- New vessel formation at the optic disc and elsewhere → prone to bleeding further
- Diabetic Maculopathy – can occur in non/proliferative diabetic retinopathy
- Macular oedema
- Reduced acuity
- Retinopathy progresses: ischaemia → proliferation → bleeding → retinal fibrosis → retinal detachment
- Non-Proliferative Retinopathy:
- Based on the Keith-Wagner-Barker Classification:
|GRADE 1||Mild → moderate narrowing, thickening and tortuous arterioles|
|GRADE 2||Moderate → severe arteriole narrowing
Arteriovenous nipping (sclerotic sign where thickened arteriole compresses venule)
|GRADE 3||Microaneurysms (which can rupture to form…)
Retinal haemorrhages (dot/blot/flame)
Cotton wool spots (nerve fibre layer infarction)
Hard exudates (yellow-white patches of leaked protein and lipoprotein)
|GRADE 4||Optic disc swelling (indicates severe hypertension and can occur with/out exudative + sclerotic signs)|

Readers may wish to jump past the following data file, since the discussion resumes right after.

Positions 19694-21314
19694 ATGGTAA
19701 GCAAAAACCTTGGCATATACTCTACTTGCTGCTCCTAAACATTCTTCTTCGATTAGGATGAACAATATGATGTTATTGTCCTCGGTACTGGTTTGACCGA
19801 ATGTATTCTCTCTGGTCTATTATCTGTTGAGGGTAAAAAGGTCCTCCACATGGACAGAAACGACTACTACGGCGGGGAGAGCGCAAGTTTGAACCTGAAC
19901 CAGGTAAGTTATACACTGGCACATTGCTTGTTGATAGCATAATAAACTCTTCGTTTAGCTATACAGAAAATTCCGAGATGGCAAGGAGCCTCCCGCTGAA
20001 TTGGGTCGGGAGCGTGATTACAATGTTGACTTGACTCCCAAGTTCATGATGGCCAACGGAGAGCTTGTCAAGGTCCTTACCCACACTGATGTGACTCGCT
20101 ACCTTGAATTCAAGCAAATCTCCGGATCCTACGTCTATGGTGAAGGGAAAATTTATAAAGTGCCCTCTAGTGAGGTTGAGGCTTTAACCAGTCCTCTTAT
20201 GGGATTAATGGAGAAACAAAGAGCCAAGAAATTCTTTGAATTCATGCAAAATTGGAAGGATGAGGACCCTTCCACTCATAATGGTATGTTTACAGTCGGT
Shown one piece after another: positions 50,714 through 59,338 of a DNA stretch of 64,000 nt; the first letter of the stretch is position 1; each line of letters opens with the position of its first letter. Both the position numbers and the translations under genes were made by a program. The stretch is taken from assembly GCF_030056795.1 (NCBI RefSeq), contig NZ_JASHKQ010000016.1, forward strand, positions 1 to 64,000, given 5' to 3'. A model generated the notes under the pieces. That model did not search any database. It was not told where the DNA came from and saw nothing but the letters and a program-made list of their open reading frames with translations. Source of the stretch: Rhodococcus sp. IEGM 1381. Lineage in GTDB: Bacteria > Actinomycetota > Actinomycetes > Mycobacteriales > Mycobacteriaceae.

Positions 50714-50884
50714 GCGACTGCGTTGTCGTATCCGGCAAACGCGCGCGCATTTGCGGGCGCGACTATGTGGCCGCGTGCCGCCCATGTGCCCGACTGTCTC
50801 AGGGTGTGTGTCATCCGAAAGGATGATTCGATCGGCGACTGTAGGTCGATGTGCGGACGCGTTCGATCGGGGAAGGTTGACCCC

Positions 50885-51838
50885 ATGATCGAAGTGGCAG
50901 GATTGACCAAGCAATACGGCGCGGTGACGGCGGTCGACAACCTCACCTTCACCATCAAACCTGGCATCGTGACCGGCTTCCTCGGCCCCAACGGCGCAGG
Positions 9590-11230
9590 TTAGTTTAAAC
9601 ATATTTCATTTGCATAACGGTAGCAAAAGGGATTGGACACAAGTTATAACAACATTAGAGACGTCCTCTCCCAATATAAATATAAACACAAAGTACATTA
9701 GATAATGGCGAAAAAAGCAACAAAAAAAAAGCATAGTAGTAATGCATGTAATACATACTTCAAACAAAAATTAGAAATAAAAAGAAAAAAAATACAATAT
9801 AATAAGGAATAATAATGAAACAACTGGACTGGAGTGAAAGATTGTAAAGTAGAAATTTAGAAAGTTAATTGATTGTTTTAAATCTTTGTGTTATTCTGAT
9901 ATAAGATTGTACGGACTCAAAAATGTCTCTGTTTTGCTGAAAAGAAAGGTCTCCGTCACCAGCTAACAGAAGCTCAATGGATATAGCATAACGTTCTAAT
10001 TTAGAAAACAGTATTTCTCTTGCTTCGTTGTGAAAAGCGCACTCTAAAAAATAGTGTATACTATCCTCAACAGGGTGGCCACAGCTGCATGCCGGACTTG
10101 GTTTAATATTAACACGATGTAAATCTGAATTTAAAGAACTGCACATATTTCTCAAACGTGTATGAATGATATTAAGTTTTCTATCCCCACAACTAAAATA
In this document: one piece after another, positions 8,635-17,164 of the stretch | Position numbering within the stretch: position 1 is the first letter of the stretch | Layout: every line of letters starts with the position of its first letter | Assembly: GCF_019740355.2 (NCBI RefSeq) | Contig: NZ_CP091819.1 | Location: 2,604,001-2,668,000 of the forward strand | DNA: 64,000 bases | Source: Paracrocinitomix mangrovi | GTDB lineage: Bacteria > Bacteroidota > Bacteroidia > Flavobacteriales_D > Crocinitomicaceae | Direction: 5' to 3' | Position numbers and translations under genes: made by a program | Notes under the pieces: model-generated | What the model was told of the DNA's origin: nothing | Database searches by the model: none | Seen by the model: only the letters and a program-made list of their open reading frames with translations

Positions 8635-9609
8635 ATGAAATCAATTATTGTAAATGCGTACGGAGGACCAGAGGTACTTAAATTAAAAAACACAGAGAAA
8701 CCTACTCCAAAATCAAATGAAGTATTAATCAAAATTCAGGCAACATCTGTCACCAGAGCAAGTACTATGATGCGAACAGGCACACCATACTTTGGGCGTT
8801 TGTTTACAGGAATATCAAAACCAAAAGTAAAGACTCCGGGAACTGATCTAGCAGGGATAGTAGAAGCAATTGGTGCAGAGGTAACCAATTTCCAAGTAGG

- Signs of hypertensive retinopathy are not sequential and can present differently based on the severity and duration of hypertension.
- Exudative signs (Microaneurysms, dot/blot/flame haemorrhages, cotton wool spots + exudates) are caused by disruption in blood brain barrier and are non-specific signs, present in both diabetic and hypertensive retinopathy.
- Sclerotic signs (arteriole thickening, narrowing and arteriovenous nipping) indicate chronic hypertension
- Suggests a lesion at the Optic chiasm
- Pituitary tumours compress optic chiasm from below à affect the upper visual fields first and progress further down.
- Look for signs of pituitary disease i.e. Cushings / Acromegaly / Hypopituitarism / Gynaecomastia.
- Craniopharyngeal tumours compress optic chiasm from above à affect the lower visual fields first and progress upwards.
- Differentials of causes of bitemporal hemianopia include:
- Pituitary adenoma
- Metastatic disease
- Internal carotid artery aneurysm
- Homonymous: visual field defect affecting the same side in both eyes
- Congruous: visual field defect is exactly the same in both eyes
- Lesions posterior to the optic chiasm are homonymous as the nerve fibres from contralateral eye have crossed such that any lesion would affect both eyes.
- Visual defects arising from lesions posterior to, but not including, the Lateral Geniculate Nucleus (LGN) are congruous, affecting the optic radiations and visual cortex.
Click here for OSCE and PACES questions on the oculomotor, trochlear and abducens nerves (III, IV and VI – 3, 4 and 6) and…
How to perform the cranial nerve exam for finals, OSCEs and PACES